- Pilonidal disease results from an abscess, or sinus tract, in the upper part of the natal (gluteal) cleft.
- Synonym(s): jeep disease
- 16 to 26/100,000 per year
- Predominant sex: male > female (3 to 4:1)
- Predominant age: 2nd to 3rd decade, rare in age >45 years
- Ethnic consideration: whites > blacks > Asians
Surgical procedures show male:female ratio of 4:1, yet incidence data are 10:1.
Etiology and Pathophysiology
Pilonidal means “nest of hair”; hair in the natal cleft allows hair to be drawn into the deeper tissues via negative pressure caused by movement of the buttocks (50%); follicular occlusion from stretching and blocking of pores with debris (50%) creating a pilonidal cyst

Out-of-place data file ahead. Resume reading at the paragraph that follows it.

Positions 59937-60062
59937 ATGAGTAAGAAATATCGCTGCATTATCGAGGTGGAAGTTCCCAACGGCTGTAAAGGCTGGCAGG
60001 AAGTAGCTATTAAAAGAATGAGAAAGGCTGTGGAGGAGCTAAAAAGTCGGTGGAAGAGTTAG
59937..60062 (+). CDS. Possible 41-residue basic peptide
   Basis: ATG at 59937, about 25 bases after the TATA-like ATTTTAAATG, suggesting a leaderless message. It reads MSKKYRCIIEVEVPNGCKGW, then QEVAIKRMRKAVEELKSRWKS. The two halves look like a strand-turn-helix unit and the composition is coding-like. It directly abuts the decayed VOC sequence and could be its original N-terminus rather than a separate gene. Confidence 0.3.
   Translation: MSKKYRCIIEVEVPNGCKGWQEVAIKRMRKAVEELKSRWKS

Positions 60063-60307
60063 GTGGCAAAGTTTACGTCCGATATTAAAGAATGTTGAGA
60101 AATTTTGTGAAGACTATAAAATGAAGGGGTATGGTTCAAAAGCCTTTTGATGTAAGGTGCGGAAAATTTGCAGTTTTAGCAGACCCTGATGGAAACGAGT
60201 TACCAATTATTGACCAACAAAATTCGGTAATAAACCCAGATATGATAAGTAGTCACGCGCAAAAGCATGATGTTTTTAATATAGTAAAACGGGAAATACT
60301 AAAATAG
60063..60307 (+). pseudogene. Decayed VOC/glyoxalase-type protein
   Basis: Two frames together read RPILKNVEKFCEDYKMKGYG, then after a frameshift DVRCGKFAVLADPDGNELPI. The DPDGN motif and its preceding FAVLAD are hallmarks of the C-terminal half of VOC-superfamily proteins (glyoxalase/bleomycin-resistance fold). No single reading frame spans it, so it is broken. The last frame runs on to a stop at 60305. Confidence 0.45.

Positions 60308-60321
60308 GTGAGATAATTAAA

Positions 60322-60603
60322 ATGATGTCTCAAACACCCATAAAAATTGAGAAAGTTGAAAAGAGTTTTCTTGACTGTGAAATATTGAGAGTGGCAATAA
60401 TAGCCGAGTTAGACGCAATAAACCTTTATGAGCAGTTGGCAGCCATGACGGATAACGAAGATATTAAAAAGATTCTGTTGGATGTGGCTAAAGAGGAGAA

- Inflammation of SC gluteal tissues with secondary infection and sinus tract formation
- Polymicrobial, likely from enteric pathogens given proximity to anorectal contamination
- Congenital dimple in the natal cleft/spina bifida occulta
- Follicular-occluding tetrad: acne conglobata, dissecting cellulitis, hidradenitis suppurativa, pilonidal
- Sedentary/prolonged sitting
- Excessive body hair
- Obesity/increased sacrococcygeal fold thickness
- Congenital natal dimple
- Trauma to coccyx
- Weight loss
- Trim hair in/around gluteal cleft weekly.
- Ingrown hair prevention/follicle unblocking
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